"History is past politics, and politics present history." John Robert Seeley

"The farther backward you can look, the farther forward you can see." Winston Churchill

"What we have to learn to do, we learn by doing." Aristotle


Archaeologist Working on a Dig


Equipment used:

Methods of Dating & Classifying Artefacts:

Sorting Table:

Transportation & Display of Artefacts:

*Rescue Archaeology:

*Underwater Archaeology:

Choosing a Site

An archaeologist chooses a site to begin an excavation after evidence is found that there may be historical artefacts located in that place. The archaeologist will consult with any existing primary & secondary sources to estimate the exact location and type of excavation that is necessary. Examples of existing evidence would be settlement ruins that have been unearthed, or tools, jewellery and/or weapons that have been recently found there. The size & location of a dig varies, as artefacts can vary from ‘accidental locations’ such as broken pots, coins, tools and weapons to ‘deliberate sites’ such as settlements, tombs & burial sites.

Beginning the Dig

Having completed all the pre-dig research, using primary & secondary sources and consulting with historians, the archaeologist will then map out the perimeter of the dig site. This is done with either a line (narrow rope or string with small poles) or metal grid. The dig beings with a shallow excavation while the archaeologist sketches and photographs the dig as it progresses down into the soil, taking photographs of the layers of opened soil. He will use a measuring pole to identify the depth of the dig and each artefact as it is found.

Tools & Methods

As the dig progresses, the archaeologist will use finer tools so as not to damage any artefacts in the soil. These tools include small trowels, for opening up the soil carefully & a sieve, for separating any small artefacts or pieces of artefacts from the soil. Any artefact or unidentified object will then be placed on a ‘sorting table’ where the relationship between different artefacts can be later established.

Further Tools & Methods

Once a significant find has been established, the archaeologist will then use a grid, which can be used to ‘plot’ on a sketch (or photo) of the location of different artefacts on the same strata level in a dig. This can be particularly useful if artefacts are small, broken or unusual. Using the grid, the relationship between these artefacts can later be established accurately. Stratigraphy is especially useful; as the level of soil in which the artefact is found gives a good estimate as to the age of the artefact. Carbon-14 Dating is used when any human remains are found; the less carbon found in the bone fragments, the older the remains (radiocarbon test). Finally, Dendrochronology is used to date wooden artefacts; a cross section of the wood in the artefact reveals the number of rings, therefore the age. (Also, examining the spacing of rings in a cross section of wood can tell an archaeologist a lot about the weather at that time.)

Cleaning, Identifying & Collating Artefacts

Record-Keeping is essential throughout an excavation. When artefacts are found, sketched and photographed, they are brought to a ‘sorting table’ where they are cleaned and identified. Here, archaeologists can attempt to re-assemble broken artefacts, study their significance or relate them to other artefacts and remains found at the site. For example, King Tut’s tomb in Egypt contained many of the King’s possessions; therefore by examining what was found in his tomb can help both archaeologists and historians to understand the value-system and beliefs of his culture.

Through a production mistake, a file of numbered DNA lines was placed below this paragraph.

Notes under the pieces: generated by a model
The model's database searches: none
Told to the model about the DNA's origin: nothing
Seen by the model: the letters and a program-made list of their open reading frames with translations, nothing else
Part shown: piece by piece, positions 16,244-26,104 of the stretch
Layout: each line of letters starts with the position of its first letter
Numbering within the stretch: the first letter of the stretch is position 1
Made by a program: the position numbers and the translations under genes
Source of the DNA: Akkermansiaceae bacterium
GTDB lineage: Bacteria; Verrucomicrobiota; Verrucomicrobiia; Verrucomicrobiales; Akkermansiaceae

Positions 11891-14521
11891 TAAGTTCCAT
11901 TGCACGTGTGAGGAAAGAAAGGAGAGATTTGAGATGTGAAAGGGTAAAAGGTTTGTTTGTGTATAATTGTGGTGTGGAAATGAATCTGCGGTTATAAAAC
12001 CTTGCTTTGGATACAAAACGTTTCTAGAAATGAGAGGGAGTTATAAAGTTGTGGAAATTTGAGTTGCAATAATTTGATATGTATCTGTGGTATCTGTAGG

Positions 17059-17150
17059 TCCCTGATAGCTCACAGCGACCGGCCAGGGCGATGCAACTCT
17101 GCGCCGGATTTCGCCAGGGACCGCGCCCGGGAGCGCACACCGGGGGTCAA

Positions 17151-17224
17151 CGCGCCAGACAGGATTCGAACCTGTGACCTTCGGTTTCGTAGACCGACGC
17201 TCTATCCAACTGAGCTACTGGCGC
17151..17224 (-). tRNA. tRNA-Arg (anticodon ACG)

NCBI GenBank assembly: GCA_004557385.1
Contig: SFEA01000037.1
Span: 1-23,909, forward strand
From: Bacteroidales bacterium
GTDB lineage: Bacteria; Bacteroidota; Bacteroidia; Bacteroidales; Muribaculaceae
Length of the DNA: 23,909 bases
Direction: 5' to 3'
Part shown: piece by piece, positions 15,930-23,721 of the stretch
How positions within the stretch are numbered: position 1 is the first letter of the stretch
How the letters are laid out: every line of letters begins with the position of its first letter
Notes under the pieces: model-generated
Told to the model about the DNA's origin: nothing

Other Methods & Spoil Heap

Even as a dig progresses, the soil removed from a site is all placed in one location. This is known as the ‘spoil heap’ where archaeologists can check again to see if any very small pieces or artefacts can be found. The dig itself takes a very long time and progresses very slowly. Great care is taken with all aspects of digging and excavating so as to ensure that any artefacts are not damaged or crushed by boots, larger tools etc.


Pottery is one of the most commonly-found artefacts in an excavation. Even though pottery is easy to break, it does not decay in the soil. Pottery can tell archaeologists and historians a lot about the time and culture it came from such as those found throughout the Mediterranean depicting scenes from Ancient Greece and Rome. Magnetic Dating is used to identify the general time period of any clay artefacts found in the soil. When clay is baked to produce pottery, an imprint of the earth’s magnetic field is imprinted in the pot. By studying the imprint, scientists can determine the relative age of the artefacts by comparing it with known previous locations of the Earth’s magnetic field.

Transporting, Preserving & Display of Artefacts

Once a dig has been completed and all artefacts cleaned and collated, they are moved very carefully in specific ways to museums and laboratories for further study and testing. For underwater archaeology, artefacts are preserved in special salt-water tanks to prevent the air from accelerating their decay and decomposition. Museums often have large displays of organic and inorganic artefacts such as the National Museum of Ireland in Dublin.


Tools Dating Methods

Measuring Pole

Line & Grid


Sorting Table

‘Spoil Heap’


Carbon 14 Dating


Magnetic Dating    

1: Choosing a Site

2: Beginning the Dig

3: Tools & Methods

4: Further Tools & Methods

5: Cleaning, Identifying & Collating

6: Other Methods & Spoil Heap

7: Pottery

8: Transportation, Preservation & Display

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